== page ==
No, it will be the type of fight where when they get knocked down the market will start kicking them on the ground, in the head, with steel toed boots.  Then the market will go look for a pipe from a nearby construction site to start beating them with.  And if they haven’t crawled away in a bloody mess by then, the market will take a friggin’ cinder block and use it to try and crush their skull.

Not Knowing When You’ve Have Had Enough

In middle school I watched a guy taunt a bully all day long, and then run away when the bully came after him.  He kept doing this until the bully finally caught him, and I thought the guy would get what was coming to him.  But surprisingly, the guy begged and begged the bully for clemency, and perhaps feeling a momentary flash of compassion, the bully let him go.

And as soon as he did, they guy started taunting the bully again. Suffice to say, when the bully caught him the next time, he kicked his ass.

The guy didn’t know when to stop.  When he had pushed it enough.  He’s the same type that takes one to many drinks and crashes his car.  Throws one to many rolls and craps out. Lips off to the policeman one to many times and ends up in jail.

This type will always keep taking trades NOT because the setups are valid and warrant it, but because they never know when to say “that’s enough.”

He will be the guy that gets up for the day, but has to take “one more trade,” and gives it all back.  Being up 50K won’t be enough, because he could be up 100K, so he will push his positions and lose it all.

Not Understanding The Concept Of Risk/Reward

I knew a guy in college.  His standard move was, when drunk, he would climb to the top of the apartment complex he lived in off campus, and jump down into the pool in the center courtyard.  Everyone that was partying in the complex would be cheering as he stood atop the roof, egging him on for the big feat.  He loved this, as it gave him the distinction of being labeled a “party animal,” which was his “reward.”

Then one night he missed.  Came up a wee bit short. Smashed his foot into the edge of the pool as he came down.  Broke his foot and shattered his tibia and fibula.  That was his risk.

He still walks with a limp to this day.  He didn’t really understand the concept of risk/reward, but hey, all his drunk college buddies did think he was cool.

Those with this character flaw are made mince meat of in the markets.  They will take on three, four, five units of risk for one of reward.  When you practice this inverse risk/reward relationship you can be right on 80% of your trades and still blow your account out.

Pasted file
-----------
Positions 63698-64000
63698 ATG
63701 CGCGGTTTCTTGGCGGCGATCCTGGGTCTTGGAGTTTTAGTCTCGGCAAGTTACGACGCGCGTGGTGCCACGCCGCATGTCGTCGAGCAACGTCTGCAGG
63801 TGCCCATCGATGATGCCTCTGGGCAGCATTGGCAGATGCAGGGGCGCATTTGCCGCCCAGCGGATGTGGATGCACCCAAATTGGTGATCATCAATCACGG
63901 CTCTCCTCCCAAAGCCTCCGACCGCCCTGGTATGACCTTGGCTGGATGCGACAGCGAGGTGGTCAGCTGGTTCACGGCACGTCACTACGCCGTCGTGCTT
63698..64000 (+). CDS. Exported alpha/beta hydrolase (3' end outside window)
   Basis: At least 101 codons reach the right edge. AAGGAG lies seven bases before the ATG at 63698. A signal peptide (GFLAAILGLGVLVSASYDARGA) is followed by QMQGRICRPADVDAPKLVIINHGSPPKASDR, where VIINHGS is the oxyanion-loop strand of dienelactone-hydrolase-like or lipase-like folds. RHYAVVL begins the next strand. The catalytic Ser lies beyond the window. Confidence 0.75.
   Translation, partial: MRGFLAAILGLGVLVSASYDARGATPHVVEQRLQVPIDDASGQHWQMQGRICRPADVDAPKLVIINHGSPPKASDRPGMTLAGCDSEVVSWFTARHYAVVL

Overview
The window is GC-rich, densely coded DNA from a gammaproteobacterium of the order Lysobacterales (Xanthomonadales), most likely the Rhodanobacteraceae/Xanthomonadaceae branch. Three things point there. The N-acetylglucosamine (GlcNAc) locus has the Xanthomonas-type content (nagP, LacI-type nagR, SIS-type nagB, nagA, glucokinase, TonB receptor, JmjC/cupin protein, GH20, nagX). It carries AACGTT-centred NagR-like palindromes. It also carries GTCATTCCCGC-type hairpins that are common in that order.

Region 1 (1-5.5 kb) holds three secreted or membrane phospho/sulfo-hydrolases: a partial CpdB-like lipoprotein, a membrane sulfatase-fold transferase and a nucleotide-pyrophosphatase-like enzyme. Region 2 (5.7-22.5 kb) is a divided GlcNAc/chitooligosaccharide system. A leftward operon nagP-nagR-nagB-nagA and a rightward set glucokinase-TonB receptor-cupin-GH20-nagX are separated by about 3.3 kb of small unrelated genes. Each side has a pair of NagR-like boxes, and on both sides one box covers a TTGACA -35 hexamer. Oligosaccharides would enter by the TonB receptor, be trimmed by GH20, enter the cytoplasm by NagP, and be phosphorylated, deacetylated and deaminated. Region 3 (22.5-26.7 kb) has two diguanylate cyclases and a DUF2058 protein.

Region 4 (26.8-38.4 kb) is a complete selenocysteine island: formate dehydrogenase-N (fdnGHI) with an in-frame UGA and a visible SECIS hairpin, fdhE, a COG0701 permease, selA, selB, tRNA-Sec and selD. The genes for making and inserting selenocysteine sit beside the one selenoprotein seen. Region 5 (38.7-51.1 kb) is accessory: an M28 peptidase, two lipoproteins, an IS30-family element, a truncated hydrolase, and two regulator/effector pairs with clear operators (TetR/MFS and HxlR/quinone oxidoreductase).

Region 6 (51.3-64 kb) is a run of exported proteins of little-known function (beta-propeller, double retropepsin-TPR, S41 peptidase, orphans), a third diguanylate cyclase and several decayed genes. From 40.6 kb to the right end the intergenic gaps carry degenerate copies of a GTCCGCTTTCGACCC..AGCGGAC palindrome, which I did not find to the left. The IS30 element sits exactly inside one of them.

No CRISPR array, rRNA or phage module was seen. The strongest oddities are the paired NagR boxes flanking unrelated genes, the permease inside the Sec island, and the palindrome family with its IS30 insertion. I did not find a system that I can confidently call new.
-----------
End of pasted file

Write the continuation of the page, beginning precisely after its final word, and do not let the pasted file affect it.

Being Afflicted With The “Babe Ruth” Syndrome

Everyone knows The Bambino was a home run king.  The mythical figure who pointed his bat skyward, picking the exact spot where he would crush a dinger for little orphan Timmy before he succumbed to rubella.

But “The Babe” was also the strikeout king.  Of his at bat outs, 24% of them were strikeouts. The average batter of his time only struck out 12% of the time, meaning Ruth struck out twice as much as his contemporaries.  It was all or nothing.  Home run or strike out.  Sydney or the bush.

In baseball you can get away with that, but in the markets you can’t.  You build your success with singles and doubles and if you are lucky, the occasional home run will pop up, but if that is all you are shooting for, you will in all likelihood have too many strikeouts.

Those strikeouts will deplete your capital until you will get to the point where you can no longer play in the game.

In Conclusion

Like Rigo I try to be a gentleman whenever I talk to people about trading, making sure to treat everybody with the same respect, and never disparaging them, even if my gut tells me that they possess one of  the previous traits.

If you possess one of these traits and are thinking of learning to trade, it’s best to seriously consider if this is something you are willing and able to change about yourself, or you risk having a very rough time in the markets.


Stupid Crap I Said On Twitter Last Week

If you are not following me on Twitter here is the stupid crap you missed from last week…

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What bclund is, is the intersection of markets, trading, and life (with some punk rock, pop culture, and off-beat humor mixed in).  Check out “The Best Of bclund” to get started.

Green Day’s Billie Joe Explains What “One F***ing Minute” Means

At Friday’s “I Heart Radio” festival in Las Vegas, Billie Joe Armstrong of Green Day didn’t like it when the producers cut their set short in order get Usher on.  Here is his live “punk rock” reaction to that.

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What bclund is, is the intersection of markets, trading, and life (with some punk rock, pop culture, and off-beat humor mixed in).  Check out “The Best Of bclund” to get started.